On 23 January 2016, after the game against Manchester City on that date, I wrote a chapter entitled Crime and Punishment. In this I pushed for changes in respect of the awarding of penalty kicks, questioned the need for having a penalty area, introduced my reservations about the offside law, questioned the concept of deliberate handball, and even made suggestions about increasing pitch sizes and goals by around 10% to allow for increases in sizes and performance of the human body since the original sizes were brought in 150 years ago.

The Laws of the game haven’t changed drastically in my lifetime (I’ve been following since 1958) but there have been some developments and amendments to the laws, and changes to rules of competitions. Some will say they have been beneficial, others will say that tinkering sometimes confuses the issue. So, for example, one of the most controversial laws in the game is the offside rule. This provokes a lot of debate, and was introduced initially to prevent “goal-hanging”. But quite how a player could be accused of “goal-hanging” when just inside his opponent’s half is beyond me. One change I would like to see is that a player can only be offside in the final eighteen yards of the pitch, but I reckon that change is a long way off. But it shouldn’t be.

The offside rule used to include “interfering with play” and there are a number of famous quotes surrounding this along the lines of “if he’s not interfering with play, or seeking to gain an advantage, then what is he doing on the pitch?” I haven’t quoted it exactly I’m sure, as there are contradicting views as to who first said it, but many attribute it to Bill Shankly. Nowadays they talk about first phase, second phase, active play etc. Anybody with any doubt as to the complexity of this rule should look up Law 11 in the Laws of the Game. It is a minefield, and almost impossible to explain.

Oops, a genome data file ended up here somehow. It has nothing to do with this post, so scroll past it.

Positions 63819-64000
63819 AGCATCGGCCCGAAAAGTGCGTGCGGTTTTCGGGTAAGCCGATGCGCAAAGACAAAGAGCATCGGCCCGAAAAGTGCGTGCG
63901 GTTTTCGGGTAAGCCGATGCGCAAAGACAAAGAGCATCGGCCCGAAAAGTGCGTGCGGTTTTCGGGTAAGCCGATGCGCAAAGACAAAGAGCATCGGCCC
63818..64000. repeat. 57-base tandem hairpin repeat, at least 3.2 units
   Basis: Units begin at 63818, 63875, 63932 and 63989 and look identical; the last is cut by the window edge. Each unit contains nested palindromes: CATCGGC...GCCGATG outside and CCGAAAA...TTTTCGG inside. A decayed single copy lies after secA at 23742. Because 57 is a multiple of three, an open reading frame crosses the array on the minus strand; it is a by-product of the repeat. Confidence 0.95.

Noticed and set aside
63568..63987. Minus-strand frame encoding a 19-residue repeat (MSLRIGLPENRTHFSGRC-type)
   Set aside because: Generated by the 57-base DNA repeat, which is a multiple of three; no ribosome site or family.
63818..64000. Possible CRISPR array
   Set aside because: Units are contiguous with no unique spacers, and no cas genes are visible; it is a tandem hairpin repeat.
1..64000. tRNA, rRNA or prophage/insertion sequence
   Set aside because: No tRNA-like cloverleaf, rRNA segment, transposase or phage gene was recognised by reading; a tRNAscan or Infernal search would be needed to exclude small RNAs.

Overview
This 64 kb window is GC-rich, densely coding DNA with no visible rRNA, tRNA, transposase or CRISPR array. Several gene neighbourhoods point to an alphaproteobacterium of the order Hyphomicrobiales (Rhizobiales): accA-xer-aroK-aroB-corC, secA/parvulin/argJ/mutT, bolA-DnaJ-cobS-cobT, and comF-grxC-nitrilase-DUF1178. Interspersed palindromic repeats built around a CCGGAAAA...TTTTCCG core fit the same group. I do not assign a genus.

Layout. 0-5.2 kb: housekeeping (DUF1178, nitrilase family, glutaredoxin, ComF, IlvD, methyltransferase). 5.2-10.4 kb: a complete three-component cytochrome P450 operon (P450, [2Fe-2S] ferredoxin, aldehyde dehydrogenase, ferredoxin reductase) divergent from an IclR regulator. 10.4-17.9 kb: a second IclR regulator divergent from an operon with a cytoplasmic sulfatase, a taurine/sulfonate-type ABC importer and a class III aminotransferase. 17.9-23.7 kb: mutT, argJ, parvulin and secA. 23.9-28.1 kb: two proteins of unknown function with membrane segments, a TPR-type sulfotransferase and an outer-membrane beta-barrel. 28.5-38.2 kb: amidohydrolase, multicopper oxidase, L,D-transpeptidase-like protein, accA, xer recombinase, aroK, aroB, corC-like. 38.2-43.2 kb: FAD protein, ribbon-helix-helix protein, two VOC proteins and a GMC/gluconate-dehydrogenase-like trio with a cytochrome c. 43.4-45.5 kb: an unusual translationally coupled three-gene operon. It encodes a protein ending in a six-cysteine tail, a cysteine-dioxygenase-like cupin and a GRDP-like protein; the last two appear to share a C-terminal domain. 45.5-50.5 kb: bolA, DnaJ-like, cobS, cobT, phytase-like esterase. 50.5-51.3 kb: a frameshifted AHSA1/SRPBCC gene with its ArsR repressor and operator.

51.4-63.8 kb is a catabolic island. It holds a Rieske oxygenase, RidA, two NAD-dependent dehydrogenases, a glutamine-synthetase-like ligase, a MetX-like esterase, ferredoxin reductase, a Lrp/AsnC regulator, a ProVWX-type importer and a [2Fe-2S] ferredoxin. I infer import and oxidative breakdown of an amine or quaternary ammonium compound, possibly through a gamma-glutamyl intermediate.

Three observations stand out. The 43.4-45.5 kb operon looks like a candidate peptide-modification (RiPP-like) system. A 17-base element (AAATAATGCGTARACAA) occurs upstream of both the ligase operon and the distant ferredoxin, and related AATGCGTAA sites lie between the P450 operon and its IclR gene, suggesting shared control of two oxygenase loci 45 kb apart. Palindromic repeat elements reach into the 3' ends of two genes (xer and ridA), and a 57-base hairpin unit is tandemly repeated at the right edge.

Other changes in the last fifty years or so include the introduction of substitutes (many younger people will not remember a time when substitutes were not part of the game), the back pass rule, goalkeepers now being allowed to run with the ball without bouncing it (look up some old footage of the game to see this), the six second rule for keepers (but how often is this broken without being penalised?), three points for a win (it used to be two), and penalty shoot-outs. I am old enough to remember European ties ending all square and progression to the next round of the competition being decided by the toss of a coin. Many will believe that these changes have benefitted the game, although of course there are always detractors.